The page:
As you say, they made a ton of these guitars so there's always used parts on ebay or guys that specialize is stocking replacement parts by buying the trems and breaking them down. There's no real need for aftermarket, though there was a guy machining the T blocks you never see him post them on ebay anymore because there's always complete trems on there, and nuts, etc.
The parts of Ibanez guitars seem to be hit and miss on eBay. You should find people who machine parts and get into business with them.
You are the most visible Ibanez guy out there that I know of besides the big box stores and youtube presences.
Maybe you should get a long list of these guys on your site who have the old used parts (or machine them) but then in exchange get a percentage of their sales
It could help you some but help them a ton. I just don't know how any individual (probably hobbyist) guy can get exposure to sell his vintage Ibanez parts.
Visibility is a huge thing.
I make graphics/art for skateboards and have a couple of pros and amateurs I have sponsored, but unless I am Pac Sun, Macy's, Zumiez, or Tillies, it's hard to get known. I could take the top ten skaters in the world and get boards out to them, but being that they are all primarily sponsored by big box stores and big skate shoe/clothing companies, there's just no way to get widely known.
My friend who did this only got so far with his independent skateboard art/skate-surf clothing art because he was invisible outside the local area, so now he makes designs and has to sell off to those higher profile entities. On one end it's good that he gets on average $2,500 dollars per design they purchase and has given him the independence to move out of mom's house and start his own life, but then it's hard for him to see that company make a ton of them and get all the money. What was once done at his house and sold as unique art (let's say silk screened t-shirt) are now made in huge factories overseas. He was an artist of unique designs but now he's one of many design contacts on a rolodex. But like many small entrepreneurs in certain fields, he had to work with the big boys to make a living.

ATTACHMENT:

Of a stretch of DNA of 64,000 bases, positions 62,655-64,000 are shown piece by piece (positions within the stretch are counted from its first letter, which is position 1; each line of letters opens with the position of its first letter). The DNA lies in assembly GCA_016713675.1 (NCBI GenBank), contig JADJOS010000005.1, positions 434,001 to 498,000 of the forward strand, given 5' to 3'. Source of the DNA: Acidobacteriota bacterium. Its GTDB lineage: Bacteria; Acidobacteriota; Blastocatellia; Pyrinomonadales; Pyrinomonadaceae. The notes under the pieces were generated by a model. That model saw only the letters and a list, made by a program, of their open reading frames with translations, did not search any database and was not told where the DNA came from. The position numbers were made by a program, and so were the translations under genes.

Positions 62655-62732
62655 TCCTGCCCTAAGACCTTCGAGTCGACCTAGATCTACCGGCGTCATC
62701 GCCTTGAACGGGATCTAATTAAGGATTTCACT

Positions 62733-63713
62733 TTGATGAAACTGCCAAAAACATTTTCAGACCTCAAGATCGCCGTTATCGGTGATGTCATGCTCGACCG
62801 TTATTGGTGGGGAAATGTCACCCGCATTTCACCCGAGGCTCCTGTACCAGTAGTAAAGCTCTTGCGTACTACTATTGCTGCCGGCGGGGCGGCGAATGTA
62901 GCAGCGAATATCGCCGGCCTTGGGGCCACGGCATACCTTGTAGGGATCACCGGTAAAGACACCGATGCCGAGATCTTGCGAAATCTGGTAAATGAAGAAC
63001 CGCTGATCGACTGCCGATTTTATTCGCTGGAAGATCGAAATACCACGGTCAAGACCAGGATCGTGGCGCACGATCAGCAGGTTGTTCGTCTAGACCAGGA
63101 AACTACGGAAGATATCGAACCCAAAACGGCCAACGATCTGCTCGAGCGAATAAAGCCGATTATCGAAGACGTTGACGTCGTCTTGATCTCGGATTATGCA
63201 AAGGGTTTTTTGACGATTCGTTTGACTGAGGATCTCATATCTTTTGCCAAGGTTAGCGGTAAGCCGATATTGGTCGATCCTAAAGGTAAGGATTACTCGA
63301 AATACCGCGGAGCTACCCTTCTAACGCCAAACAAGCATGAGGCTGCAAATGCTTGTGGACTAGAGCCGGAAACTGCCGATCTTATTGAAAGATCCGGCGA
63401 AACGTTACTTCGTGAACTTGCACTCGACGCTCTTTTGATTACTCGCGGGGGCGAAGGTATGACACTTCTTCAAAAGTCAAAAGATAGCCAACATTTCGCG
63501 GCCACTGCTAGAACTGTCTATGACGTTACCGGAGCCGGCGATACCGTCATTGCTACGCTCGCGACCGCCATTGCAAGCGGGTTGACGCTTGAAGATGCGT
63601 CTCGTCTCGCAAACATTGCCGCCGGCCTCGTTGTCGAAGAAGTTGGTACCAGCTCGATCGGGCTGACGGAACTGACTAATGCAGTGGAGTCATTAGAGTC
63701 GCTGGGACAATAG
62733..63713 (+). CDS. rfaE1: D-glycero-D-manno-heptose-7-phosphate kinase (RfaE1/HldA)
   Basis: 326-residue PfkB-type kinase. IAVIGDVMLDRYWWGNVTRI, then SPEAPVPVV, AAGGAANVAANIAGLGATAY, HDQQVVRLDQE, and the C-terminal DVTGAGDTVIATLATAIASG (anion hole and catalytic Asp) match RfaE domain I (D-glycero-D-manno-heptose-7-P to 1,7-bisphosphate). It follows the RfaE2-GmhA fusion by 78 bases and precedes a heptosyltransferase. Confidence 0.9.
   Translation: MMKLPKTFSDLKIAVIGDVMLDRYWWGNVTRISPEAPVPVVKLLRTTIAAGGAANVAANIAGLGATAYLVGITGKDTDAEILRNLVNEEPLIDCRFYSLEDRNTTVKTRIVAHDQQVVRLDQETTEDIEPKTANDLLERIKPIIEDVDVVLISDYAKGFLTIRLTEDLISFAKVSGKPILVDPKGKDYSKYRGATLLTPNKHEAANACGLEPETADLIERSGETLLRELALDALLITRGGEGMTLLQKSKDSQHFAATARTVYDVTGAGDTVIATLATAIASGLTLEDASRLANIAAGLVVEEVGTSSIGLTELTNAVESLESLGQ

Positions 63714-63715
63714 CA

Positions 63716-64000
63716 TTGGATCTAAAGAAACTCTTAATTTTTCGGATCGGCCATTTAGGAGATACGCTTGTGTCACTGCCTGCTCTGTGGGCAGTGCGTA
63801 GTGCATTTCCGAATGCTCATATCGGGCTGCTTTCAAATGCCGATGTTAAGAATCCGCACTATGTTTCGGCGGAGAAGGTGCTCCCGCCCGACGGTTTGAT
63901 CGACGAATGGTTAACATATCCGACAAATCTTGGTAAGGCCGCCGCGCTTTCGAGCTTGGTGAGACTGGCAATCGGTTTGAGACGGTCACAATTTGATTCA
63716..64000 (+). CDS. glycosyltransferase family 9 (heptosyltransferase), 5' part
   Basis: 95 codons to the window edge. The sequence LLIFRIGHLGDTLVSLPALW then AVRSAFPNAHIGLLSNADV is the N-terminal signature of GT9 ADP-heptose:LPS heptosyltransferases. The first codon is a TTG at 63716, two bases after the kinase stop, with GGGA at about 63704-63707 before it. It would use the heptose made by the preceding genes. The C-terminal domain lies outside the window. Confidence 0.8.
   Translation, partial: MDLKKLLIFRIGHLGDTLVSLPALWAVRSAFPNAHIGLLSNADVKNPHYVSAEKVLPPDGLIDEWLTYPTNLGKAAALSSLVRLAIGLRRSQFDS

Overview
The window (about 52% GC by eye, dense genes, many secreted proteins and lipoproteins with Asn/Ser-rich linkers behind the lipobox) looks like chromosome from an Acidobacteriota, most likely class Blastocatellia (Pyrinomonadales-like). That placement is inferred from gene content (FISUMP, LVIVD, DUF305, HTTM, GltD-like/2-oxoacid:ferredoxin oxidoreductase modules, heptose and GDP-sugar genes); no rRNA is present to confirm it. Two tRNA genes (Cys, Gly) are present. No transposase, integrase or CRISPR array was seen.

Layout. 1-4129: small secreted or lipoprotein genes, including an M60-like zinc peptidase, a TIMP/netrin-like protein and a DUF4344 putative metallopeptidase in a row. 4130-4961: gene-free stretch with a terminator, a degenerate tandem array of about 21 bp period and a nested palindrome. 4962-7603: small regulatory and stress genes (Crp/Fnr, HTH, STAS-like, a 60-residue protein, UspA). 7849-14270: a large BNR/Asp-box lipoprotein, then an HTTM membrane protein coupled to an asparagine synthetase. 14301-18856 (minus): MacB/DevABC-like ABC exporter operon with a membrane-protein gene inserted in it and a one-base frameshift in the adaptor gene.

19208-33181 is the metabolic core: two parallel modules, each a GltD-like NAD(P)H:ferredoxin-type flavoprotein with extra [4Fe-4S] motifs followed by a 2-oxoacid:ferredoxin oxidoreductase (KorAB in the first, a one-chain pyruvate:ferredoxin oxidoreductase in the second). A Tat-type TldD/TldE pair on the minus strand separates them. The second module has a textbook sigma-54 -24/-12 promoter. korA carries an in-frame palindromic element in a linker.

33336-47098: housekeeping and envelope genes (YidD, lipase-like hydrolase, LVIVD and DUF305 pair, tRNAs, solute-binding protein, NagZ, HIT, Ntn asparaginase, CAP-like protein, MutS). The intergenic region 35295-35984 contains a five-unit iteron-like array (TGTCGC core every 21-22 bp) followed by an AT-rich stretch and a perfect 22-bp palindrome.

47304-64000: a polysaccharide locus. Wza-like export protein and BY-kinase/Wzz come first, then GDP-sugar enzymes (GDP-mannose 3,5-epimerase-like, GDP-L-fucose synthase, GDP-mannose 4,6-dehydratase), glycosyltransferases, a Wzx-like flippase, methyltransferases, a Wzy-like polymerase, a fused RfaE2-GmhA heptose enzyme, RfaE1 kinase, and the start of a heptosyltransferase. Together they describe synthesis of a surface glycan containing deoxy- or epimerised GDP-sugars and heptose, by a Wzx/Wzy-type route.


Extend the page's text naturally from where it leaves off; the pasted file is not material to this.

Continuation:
I think the monopoly of big companies/sellers makes it so smaller entrepreneurs in certain fields (probably guitar parts and certainly skate/surf designs) have to go to a partner that is much bigger than them. It may be a better choice to be a small part of a big fish than a totally invisible small fish.